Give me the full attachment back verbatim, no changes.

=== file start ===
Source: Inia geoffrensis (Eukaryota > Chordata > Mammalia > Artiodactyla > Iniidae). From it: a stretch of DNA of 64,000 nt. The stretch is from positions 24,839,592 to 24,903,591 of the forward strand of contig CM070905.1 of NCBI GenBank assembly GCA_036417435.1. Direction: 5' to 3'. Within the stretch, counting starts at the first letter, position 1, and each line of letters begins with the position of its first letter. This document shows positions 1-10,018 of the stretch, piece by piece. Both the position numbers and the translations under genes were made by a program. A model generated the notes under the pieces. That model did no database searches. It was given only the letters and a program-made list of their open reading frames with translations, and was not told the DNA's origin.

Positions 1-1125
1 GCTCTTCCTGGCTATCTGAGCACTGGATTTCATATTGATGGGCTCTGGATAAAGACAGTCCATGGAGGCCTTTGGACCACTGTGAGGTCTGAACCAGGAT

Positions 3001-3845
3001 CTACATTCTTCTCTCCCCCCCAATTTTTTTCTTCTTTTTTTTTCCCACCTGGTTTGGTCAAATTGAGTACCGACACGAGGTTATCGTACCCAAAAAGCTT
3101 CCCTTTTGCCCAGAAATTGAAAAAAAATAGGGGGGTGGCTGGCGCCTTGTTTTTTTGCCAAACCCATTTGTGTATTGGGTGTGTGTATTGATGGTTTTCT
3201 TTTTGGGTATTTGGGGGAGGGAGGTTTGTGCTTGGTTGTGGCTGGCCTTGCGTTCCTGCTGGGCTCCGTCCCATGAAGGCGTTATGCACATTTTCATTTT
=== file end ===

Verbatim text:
Source: Inia geoffrensis (Eukaryota > Chordata > Mammalia > Artiodactyla > Iniidae). From it: a stretch of DNA of 64,000 nt. The stretch is from positions 24,839,592 to 24,903,591 of the forward strand of contig CM070905.1 of NCBI GenBank assembly GCA_036417435.1. Direction: 5' to 3'. Within the stretch, counting starts at the first letter, position 1, and each line of letters begins with the position of its first letter. This document shows positions 1-10,018 of the stretch, piece by piece. Both the position numbers and the translations under genes were made by a program. A model generated the notes under the pieces. That model did no database searches. It was given only the letters and a program-made list of their open reading frames with translations, and was not told the DNA's origin.

Positions 1-1125
1 GCTCTTCCTGGCTATCTGAGCACTGGATTTCATATTGATGGGCTCTGGATAAAGACAGTCCATGGAGGCCTTTGGACCACTGTGAGGTCTGAACCAGGAT

Positions 3001-3845
3001 CTACATTCTTCTCTCCCCCCCAATTTTTTTCTTCTTTTTTTTTCCCACCTGGTTTGGTCAAATTGAGTACCGACACGAGGTTATCGTACCCAAAAAGCTT
3101 CCCTTTTGCCCAGAAATTGAAAAAAAATAGGGGGGTGGCTGGCGCCTTGTTTTTTTGCCAAACCCATTTGTGTATTGGGTGTGTGTATTGATGGTTTTCT
3201 TTTTGGGTATTTGGGGGAGGGAGGTTTGTGCTTGGTTGTGGCTGGCCTTGCGTTCCTGCTGGGCTCCGTCCCATGAAGGCGTTATGCACATTTTCATTTT